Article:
A year and a half into Donald Trump's presidency we are all searching for language to describe the changes in our national life inaugurated by the current occupant of 1600 Pennsylvania Ave. I think that for good or ill Trump has brought about a new de facto constitutional settlement, one in which Congress more or less voluntarily cedes most of its authority to the executive branch.

Here it is tempting to employ motifs from Roman history. The transformation of Rome from 60 B.C. to A.D. 14 is a useful analogue — and I fear her subsequent decline is more or less what awaits these United States. But a recent article in The New York Times suggests another possible Italian frame of reference, one that has the advantage of Trump's personal linguistic approbation: the mafia.

Like our attitude toward the Caesars, our collective understanding of organized crime is indebted mostly to television and film rather than to the work of historians. This does not matter. The fact that there has never been a mafia clan quite like the Corleone family does not mean that The Godfather has no lessons for observers of contemporary American politics.

My colleague Joel Mathis recently suggested that the Trump administration is "Fredos all the way down." This seems wrong to me, not because I think that most of the president's men are either loyal or competent but because it seems unfair to the middle Corleone brother. Fredo is not a cynical hanger-on like Omarosa Manigault Newman or Michael Cohen but a devoted son and brother. Fredo is tricked by Hyman Roth into betraying his brother because he lacks Michael's cunning. He dies a victim of his own sweet and childish nature. In the Trump administration there are no Fredos or Peter Clemenzas or even Frank Pentangelis. There are only Tessios, men who speak the language of loyalty without believing any of it.

Despite the significant role of the president's family in both his administration and his business dealings, I think that Goodfellas is a better illustration of how Trumpworld operates. There is nothing lush or operatic about Martin Scorsese's vision of mob life. The Church is entirely absent, as are the complicated honor politics of Sicily. In their place is a cheap, garish vision of luxury made possible by violence and deceit. Bonds and gestures mean everything until they mean nothing at all. The only real currency for his characters — most of them drawn from life — is actual currency.

Nor in Scorsese's movie is there much evidence of the calculated brutality of Michael Corleone. In Goodfellas blood is spilled constantly and almost at random. Meaningless arguments escalate into murders. When Tommy stabs Billy Batts to death for making a joke at his expense, Henry and Jimmy help to bury Batts not because they shared their partner's animus for his victim — they had, after all, been hosting a party to celebrate his release from prison — but because shifting one's loyalties in response to the changing whims of one's associates is natural in their world.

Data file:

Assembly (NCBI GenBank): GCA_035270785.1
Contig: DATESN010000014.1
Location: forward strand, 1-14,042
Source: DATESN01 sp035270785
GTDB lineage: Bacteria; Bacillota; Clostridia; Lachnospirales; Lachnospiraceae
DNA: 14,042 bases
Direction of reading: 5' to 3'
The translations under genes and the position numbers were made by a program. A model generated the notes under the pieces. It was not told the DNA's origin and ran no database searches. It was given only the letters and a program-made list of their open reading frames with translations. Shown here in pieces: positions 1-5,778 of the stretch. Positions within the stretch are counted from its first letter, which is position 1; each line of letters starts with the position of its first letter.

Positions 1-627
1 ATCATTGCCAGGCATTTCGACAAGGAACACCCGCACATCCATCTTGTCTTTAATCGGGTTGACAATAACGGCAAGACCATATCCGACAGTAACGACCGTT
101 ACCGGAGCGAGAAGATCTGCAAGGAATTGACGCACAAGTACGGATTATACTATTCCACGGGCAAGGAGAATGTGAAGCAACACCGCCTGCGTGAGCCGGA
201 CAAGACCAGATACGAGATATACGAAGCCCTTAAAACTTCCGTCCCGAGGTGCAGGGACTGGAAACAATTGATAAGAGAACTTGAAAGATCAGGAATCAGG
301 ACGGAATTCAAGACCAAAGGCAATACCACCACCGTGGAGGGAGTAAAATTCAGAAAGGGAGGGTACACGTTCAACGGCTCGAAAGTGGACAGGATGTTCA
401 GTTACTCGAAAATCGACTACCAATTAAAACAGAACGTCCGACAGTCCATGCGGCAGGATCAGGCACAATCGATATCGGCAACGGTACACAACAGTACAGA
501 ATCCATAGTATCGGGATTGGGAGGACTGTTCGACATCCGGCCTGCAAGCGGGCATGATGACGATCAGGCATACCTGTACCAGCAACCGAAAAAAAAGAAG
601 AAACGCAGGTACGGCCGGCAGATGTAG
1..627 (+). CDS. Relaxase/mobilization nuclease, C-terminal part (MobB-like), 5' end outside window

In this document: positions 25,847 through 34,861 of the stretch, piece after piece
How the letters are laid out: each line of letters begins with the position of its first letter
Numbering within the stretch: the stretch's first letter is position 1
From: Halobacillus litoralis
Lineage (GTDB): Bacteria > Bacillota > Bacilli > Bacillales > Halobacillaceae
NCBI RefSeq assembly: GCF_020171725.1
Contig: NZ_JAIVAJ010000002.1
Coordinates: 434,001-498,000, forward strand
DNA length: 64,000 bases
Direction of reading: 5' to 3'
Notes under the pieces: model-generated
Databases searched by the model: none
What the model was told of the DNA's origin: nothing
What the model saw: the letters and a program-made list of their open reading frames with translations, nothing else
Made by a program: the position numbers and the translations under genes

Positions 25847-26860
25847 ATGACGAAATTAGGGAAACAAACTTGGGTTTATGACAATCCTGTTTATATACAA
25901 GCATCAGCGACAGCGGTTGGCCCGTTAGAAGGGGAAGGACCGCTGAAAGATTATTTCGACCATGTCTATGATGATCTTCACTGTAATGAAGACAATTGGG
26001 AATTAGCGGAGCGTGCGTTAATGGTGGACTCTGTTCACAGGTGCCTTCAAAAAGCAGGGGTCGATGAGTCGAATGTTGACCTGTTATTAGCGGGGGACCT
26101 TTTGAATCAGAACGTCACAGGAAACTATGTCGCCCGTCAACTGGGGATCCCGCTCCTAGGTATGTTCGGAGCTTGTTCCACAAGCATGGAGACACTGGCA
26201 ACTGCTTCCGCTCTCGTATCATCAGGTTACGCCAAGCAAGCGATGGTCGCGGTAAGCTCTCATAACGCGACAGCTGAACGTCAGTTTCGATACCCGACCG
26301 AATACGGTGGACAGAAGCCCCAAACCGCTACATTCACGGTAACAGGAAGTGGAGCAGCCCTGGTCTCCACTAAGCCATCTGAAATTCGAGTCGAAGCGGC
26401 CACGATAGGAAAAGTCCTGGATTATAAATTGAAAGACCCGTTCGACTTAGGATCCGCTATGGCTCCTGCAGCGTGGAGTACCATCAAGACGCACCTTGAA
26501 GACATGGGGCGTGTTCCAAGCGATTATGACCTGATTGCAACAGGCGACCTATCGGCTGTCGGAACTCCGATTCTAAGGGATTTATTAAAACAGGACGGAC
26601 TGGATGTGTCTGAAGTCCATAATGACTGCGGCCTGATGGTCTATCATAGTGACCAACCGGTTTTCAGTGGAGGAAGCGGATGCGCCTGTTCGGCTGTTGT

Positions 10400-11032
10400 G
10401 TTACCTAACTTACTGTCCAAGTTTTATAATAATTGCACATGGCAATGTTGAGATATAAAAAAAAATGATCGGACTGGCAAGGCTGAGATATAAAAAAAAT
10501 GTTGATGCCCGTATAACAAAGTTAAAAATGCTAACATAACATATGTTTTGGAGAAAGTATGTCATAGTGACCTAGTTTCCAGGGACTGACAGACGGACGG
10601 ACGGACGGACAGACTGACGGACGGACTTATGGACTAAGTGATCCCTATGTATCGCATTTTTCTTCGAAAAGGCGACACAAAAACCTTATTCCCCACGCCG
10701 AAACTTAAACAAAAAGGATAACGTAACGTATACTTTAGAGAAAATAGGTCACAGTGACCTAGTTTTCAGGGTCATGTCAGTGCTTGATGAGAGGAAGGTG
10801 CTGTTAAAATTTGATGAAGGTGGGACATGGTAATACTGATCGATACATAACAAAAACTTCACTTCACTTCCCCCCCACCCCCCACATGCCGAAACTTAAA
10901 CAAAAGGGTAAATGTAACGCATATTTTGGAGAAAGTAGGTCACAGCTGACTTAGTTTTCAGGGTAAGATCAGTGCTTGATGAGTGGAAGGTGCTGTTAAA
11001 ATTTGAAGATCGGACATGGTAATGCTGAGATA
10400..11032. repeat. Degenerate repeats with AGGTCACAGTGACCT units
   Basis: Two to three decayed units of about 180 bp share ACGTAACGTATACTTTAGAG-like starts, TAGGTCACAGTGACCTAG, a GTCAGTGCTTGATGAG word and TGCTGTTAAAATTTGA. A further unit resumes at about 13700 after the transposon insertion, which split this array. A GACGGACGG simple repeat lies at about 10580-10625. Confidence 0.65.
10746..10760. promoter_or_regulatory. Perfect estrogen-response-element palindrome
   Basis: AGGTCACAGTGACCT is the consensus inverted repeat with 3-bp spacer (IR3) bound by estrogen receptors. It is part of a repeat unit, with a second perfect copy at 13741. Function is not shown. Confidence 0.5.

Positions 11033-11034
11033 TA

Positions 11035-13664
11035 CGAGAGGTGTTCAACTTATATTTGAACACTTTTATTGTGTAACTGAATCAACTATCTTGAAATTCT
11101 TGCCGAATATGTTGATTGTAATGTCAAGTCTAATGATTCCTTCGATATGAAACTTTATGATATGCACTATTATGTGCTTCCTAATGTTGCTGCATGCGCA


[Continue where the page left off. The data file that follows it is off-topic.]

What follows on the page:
This bizarre understanding of loyalty was evinced in a recent interview with Fox News in which Trump lavished Paul Manafort with praise for pleading not guilty in his tax fraud trial; the president is already reported to be considering a pardon for his former campaign chairman. In the same interview Trump brazenly admitted that it was difficult to see why Michael Cohen would not accept a plea bargain that would reduce the length of his prison sentence in exchange for providing information about his old boss. Similar deals have been reached by the U.S. attorney in New York with David Pecker, the CEO of the National Enquirer's parent company, and with Allen Weisselberg, the chief financial officer of the Trump organization. Their faithlessness is understandable to Trump, even though he thinks "flipping" should be "illegal."

This is why there is something lacking in the analogies from antiquity to explain the state of American politics, even if some of them could potentially offer a constitutional sweep absent from offhand references to Casino. Julius and Octavian were complicated men with principles of a kind and even honor. There is nothing of the hard spirit of the first Caesars in Trump's thoroughly postmodern character.

He is exactly what he has always appeared to be: a televisual parody of a loud-mouthed New York businessman, whose accomplishments in real estate and gambling were the result of marketing savvy more than genuine acumen and who later put these skills to better use as the host of a television program about fake businessmen running fake businesses. His personal obsession with the argot of outer-borough mafiosi circa 1960, filtered through past and present cronies such as Roy Cohn and Roger Stone, is a performance. The president has no interest in loyalty and even calls it is a meaningless principle, but he very much likes to imagine himself as the kind of TV character who might rant about it. "Rats" such as Cohen are necessary to the whole enterprise because without them there would be no occasion for theatrical denunciation of their conduct.

The new meaning of the presidency is something over which politicians and journalists will agonize long after Trump. His personal legacy, of employing pantomime mob cruelty in the pursuit of genuine wealth and power, can already be written.